But mostly I think he just wanted to make a movie with lots of sweeping widescreen shots and a moody electronica soundtrack. Which I happen to love for what it is. But I am also disappointed (as has been pointed out by both Jeff and commenters) that something more substantial wasn’t achieved with the concept of the unnamed-curse-that-follows.

      • I’m sorry for replying so many times, and the limitations of WordPress’ comments feature makes this kind of a mess but whatever.

        I agree–there is no “cure” for this disease. Like in “The Ring” there’s no way to solve a problem like this demon, you just have to pay it forward. I actually found myself thinking of “The Ring” a lot at the end of “It Follows”. Both make this gesture toward the possibility of reconciliation or resolution (Naomi Watts thinks that if she goes back to the source, she can set Samara Morgan free, and Paul thinks he can kill the demon), except that instead of Naomi Watts embracing Samara at the bottom of the well and her son creepily telling her she’s wrong (and all that follows that moment), we get the scene in the pool, which is handled much less ably in “It Follows”.

        Maybe the metaphor (again, if there is one at all) is for trust in relationships. If we have sex with people (or enter into relationships with them) thinking of them as targets or as means to an end, we’ll end up getting hurt. If we go into them openly, treating one another as equals, we have at least a chance of survival.

        Ultimately, though, I agree that what this film has going for it is that it’s pretty and atmospheric. I doesn’t hold up under close scrutiny and the second 1/3 of the movie (if not before) really unravels, but there’s a lot in the beginning that’s moody and suspenseful and subtly creepy.

  2. Full disclosure: I have not seen the movie yet. That said, your take on this is exactly why I have been dragging my feet about going. The whole premise is just so ham-handed and obvious.

    You helped me put a finger on one of my objections to the film, btw, when you said, ” I also really do like the conceit of the implacable, totally unstoppable creature endlessly stalking its victims…” Yes! It bothers me that such a great concept was used as a consequence for sexual activity. It could be so much more interesting, and now it’s ruined for the foreseeable future.

    I am intrigued by Natalie’s take (in the comments) on the two faces of sex, though, and when I watch the film I’ll have that in the back of my mind.

  3. I agree with everybody. Everybody everybody! But I have to wonder, what kind of sex are people (rhetorically) having that there should be this kind of shame and fear and negativity associated with it? On a strictly symbolic level I guess the film kind of hangs together if you accept the unspoken (but blatant) premise that sex is always furtive and weird and uncomfortable, even in the best cases; and disastrous (and their are some weird intimations of incest too, with the thing looking like Greg’s mom at one point, and Jay’s dad at another [Mr. Height appears in the credits, and I’m pretty sure he’s the naked guy on the roof watching them drive off]) in the worst cases. But what about all the billions of people who are not Jay & Company who are having normal non-demonic sex? What is the ultimate implication here? “Realistic” sex is not necessarily awkward or uncomfortable, unless something’s gone wrong somewhere.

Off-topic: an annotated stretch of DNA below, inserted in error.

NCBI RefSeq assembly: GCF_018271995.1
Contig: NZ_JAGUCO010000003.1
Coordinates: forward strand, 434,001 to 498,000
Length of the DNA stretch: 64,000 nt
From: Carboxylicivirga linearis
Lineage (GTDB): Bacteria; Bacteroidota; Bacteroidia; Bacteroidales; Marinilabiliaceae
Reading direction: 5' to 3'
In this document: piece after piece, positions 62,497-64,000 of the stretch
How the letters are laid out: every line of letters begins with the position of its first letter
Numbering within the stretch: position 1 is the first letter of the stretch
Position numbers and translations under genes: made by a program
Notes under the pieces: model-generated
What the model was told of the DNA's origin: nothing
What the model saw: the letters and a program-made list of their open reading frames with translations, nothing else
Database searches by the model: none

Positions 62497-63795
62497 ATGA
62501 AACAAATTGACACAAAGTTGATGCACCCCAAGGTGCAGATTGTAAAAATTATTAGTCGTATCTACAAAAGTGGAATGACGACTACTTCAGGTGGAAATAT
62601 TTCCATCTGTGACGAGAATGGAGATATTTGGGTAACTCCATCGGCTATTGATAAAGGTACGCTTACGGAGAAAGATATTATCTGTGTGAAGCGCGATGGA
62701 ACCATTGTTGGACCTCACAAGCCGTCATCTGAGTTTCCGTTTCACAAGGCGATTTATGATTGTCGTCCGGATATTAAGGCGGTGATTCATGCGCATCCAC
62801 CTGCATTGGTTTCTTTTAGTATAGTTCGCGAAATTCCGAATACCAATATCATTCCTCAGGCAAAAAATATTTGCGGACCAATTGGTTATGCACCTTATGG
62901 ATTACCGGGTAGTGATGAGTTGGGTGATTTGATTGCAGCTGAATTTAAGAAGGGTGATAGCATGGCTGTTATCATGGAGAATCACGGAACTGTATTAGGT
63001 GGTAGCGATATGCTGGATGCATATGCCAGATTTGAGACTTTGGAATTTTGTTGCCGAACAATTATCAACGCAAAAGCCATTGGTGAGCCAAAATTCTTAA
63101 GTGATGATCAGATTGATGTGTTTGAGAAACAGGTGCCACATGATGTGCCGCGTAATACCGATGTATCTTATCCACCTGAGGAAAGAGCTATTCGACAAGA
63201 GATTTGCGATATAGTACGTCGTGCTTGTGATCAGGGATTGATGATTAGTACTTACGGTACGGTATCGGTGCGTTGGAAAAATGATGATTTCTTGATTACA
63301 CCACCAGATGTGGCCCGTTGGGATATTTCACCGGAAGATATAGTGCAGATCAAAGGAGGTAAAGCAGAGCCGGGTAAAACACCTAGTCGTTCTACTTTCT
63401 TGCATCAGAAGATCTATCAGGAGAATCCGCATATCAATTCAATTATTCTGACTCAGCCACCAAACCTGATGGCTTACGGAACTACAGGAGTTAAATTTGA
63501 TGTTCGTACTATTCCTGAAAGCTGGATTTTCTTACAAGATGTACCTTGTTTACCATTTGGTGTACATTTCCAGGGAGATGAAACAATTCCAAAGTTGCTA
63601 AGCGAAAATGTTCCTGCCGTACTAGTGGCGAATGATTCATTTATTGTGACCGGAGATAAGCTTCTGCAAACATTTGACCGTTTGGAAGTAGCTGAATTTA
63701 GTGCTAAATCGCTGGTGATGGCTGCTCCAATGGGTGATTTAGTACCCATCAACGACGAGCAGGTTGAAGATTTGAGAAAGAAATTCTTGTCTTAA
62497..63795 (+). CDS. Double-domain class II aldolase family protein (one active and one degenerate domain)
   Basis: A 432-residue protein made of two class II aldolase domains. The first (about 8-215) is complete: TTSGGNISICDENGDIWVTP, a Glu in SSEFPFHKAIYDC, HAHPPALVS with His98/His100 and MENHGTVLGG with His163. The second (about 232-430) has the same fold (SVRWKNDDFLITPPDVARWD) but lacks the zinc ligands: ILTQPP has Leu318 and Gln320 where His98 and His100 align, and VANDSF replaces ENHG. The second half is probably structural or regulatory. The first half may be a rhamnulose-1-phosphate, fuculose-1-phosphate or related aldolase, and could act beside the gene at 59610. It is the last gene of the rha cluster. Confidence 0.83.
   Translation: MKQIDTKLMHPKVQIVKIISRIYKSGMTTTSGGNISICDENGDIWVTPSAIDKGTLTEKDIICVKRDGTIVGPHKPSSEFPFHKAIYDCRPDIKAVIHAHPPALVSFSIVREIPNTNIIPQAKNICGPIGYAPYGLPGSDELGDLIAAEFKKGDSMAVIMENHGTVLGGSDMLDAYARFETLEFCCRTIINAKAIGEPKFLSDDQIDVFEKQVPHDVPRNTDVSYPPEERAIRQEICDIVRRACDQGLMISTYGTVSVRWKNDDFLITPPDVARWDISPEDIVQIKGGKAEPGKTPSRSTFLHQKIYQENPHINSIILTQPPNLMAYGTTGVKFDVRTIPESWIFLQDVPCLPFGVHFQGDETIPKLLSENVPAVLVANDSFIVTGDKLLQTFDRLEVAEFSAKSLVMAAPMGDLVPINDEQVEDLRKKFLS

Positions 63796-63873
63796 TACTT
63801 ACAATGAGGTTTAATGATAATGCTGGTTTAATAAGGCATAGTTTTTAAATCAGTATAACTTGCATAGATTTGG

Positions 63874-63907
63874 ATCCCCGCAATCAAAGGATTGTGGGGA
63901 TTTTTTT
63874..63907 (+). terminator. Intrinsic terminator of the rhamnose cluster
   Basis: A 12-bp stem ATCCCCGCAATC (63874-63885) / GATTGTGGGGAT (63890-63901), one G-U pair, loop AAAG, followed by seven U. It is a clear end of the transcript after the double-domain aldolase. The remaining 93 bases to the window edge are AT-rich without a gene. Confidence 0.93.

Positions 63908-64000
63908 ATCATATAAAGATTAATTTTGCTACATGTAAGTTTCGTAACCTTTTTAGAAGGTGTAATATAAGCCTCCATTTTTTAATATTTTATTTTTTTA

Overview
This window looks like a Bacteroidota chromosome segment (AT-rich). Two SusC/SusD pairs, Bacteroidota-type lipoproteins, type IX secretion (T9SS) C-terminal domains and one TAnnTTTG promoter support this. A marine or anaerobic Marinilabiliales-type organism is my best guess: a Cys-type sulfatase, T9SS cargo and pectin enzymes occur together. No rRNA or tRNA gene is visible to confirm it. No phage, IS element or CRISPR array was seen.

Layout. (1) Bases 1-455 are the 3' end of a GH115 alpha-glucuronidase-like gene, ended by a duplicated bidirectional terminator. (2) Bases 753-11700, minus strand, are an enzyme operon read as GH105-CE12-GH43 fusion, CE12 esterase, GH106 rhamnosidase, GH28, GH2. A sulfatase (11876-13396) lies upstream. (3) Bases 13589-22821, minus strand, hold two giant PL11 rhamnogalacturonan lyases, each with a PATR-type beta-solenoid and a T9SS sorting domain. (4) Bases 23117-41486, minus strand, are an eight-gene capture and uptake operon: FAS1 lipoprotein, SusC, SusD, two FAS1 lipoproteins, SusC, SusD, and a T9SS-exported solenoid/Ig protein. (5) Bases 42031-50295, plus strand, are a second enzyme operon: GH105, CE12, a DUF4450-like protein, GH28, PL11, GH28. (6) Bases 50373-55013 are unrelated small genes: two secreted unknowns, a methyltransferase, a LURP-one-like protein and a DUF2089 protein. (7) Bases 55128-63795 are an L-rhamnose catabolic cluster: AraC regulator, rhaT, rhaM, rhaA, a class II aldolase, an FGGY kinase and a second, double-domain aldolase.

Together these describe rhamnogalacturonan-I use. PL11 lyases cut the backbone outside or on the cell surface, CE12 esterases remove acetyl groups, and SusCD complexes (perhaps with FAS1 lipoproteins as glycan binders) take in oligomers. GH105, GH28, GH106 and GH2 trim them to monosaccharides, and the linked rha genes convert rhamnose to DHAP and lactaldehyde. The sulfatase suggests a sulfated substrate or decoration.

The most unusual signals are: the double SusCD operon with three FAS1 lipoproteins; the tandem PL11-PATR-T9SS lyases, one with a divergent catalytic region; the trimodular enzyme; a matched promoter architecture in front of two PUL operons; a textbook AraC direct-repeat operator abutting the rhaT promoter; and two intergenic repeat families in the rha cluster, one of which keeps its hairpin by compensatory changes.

• I think we have to make a distinction between an undeserved association (even the blandest sex carries a negative stigma, especially for women) and a deserved one (someone does something horrible and harmful to someone sexually that they *should* be ashamed of, like, oh, I dunno, passing on a demon without their consent). If “it” is metaphorical for “sex as danger/stigma/disaster”, that doesn’t come from something inherent in the act but from how we are seen. That is, Jay isn’t ashamed of having sex but some nameless, malevolent force (aka SOCIETY) shows up to punish her for it nonetheless.

  4. OK, here are a couple more thoughts I’ve had turning over in my head all day:

    For one thing, I’m still not over the issues of consent here. “Hugh” has sex with Jay under false pretenses, which makes the sex they have inherently nonconsensual. Yes, she consents on the surface but he’s lied to not only about who he is, but also about, let’s just say, his sexual health. He’s explicitly having sex with her in order to pass on a what is essentially a disease. The way he tells her, after the fact, is both too little too late and also needless cruel. (Seriously, why the hell would you chloroform someone and tie someone to a wheelchair just to show them the demon? Why not just hang out with them for a while and point it out when it shows up? Also, practically, why would you consciously let the demon get that close to the person you’ve intentionally put between you and the demon so it doesn’t kill you next??? Like, this is just a garbage sensationalist effort on the part of the filmmakers to show us an attractive girl in her underwear. Bogus.) Jay, on the other hand, is open about her circumstances when she has sex with both Greg and Paul. They have the option to say no and go into the encounter knowing (even if not fully believing) what will happen to them. (The guys on the boat may not be so lucky, but that’s less clear.)

    Also, seriously, I’m really pissed off by the fact that this movie secures these kids’ safety at the expense of sex workers. Because of course a prostitute is an expendable human being who deserves to be exploited. Gross.

    I had something else I wanted to add but I can’t seem to keep it in my head.